You’ve heard it, I’m sure. Someone is going through a hard time and reaches the conclusion it’s a demonic attack. I’ve heard people pray to bind demons – or even Satan himself – from interfering in their lives. Never mind that binding demons is nowhere found in the Bible. (See, Mark Driscoll’s Demons – the false doctrine of the Mars Hill demon trials.) The prayers can range from binding the demon of sickness to binding the demon of traffic jams, and no I am not making that second one up.
Recently I’ve seen blogger a claim that a concentrated attack on her by those who disagree with her is an indication of coordinated demonic action. I’m not saying that’s not the case, but I can’t help wondering how to determine when something is an indication of Satan’s direct planning (a coordinated demonic attack) and when it’s an indication that a whole lot of people can be jerks without acting under Satan’s direct assignment.
The difference is one of first cause versus direct cause. Sin is in the world because of Satan’s work in the Garden of Eden with Adam and Eve. This is the first cause as well as a direct cause. He directly tempted them to sin and they did. Much sin afterward is due to the first cause in the Garden but is not directly caused by Satan. We live in a fallen world and people sin without Satan putting any of his demons on direct assignment.
Then again, I would not go so far as to say that whether it is Satanic or human means that this also divides the cause between being spiritual and non-spiritual. We are all spiritual beings – demons and humans both – so anything any of us do has a spiritual component. That’s why sin is serious business. Every time you sin at least two spirits are involved: yours and God’s. If your sin reaches others, then add their spirits to the number as well.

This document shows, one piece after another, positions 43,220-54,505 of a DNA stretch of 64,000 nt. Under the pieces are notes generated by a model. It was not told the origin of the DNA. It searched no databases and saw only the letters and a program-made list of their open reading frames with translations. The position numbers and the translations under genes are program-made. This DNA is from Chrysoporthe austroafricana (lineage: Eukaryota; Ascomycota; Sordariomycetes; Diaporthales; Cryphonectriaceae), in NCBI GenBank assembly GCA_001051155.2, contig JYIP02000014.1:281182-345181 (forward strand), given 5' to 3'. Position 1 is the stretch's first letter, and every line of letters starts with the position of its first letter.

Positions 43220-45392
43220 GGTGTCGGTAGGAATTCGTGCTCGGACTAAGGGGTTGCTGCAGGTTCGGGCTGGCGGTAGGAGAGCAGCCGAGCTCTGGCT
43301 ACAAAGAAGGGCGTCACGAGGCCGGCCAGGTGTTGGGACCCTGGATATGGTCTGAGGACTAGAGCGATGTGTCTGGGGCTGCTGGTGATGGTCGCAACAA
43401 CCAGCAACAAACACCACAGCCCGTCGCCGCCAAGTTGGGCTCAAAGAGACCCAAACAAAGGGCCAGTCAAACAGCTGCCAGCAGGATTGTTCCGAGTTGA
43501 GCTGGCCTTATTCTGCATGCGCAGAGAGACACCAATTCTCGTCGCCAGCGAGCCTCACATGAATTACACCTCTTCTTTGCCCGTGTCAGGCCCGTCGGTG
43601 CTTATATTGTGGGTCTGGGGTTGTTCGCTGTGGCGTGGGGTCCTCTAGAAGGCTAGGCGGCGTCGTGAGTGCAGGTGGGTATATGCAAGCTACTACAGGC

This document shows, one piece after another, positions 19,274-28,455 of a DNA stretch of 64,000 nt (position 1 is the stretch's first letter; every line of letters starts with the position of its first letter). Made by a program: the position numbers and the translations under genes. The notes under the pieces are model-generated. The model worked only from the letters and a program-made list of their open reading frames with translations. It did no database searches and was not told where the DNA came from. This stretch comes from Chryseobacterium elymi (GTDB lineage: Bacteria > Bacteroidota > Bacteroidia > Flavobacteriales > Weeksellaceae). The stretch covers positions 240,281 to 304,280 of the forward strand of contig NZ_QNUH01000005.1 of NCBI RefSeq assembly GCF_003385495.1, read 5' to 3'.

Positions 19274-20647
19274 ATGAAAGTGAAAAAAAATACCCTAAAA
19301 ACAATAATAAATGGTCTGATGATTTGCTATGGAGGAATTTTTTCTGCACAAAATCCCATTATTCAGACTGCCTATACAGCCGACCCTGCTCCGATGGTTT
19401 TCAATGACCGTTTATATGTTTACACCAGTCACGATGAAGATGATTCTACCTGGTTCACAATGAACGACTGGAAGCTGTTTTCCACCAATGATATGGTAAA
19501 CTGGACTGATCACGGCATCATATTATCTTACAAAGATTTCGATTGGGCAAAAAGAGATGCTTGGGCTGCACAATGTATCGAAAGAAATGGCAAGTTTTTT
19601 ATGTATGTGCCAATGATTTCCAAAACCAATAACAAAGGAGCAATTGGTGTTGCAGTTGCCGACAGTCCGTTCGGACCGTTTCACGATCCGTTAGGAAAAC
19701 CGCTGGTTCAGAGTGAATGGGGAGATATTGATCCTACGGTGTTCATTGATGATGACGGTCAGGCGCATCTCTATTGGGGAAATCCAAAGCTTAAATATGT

Ultimately, though, we need to keep in mind the first cause even if it is not always the direct cause. The people around us, after all, are acting in their fallen nature when they hurt those doing God’s work. Who to blame for that fallenness goes back to Satan and the first cause in the Garden:
For our struggle is not against flesh and blood, but against the rulers, against the authorities, against the powers of this dark world and against the spiritual forces of evil in the heavenly realms. (Ephesians 6:12.)
This verse says more than just where to put the blame, though. It tells us where to expend our efforts. And in those efforts we can rely on Jesus, the one who has already defeated Satan and all that he wrought.
He forgave us all our sins, having canceled the charge of our legal indebtedness, which stood against us and condemned us; he has taken it away, nailing it to the cross. And having disarmed the powers and authorities, he made a public spectacle of them, triumphing over them by the cross. (Colossians 2:13-15.)
And what does it take in this struggle against Satan?
Submit yourselves, then, to God. Resist the devil, and he will flee from you. (James 4:7.)
Submit to God, resist Satan, and Satan runs the other way. That’s what it takes.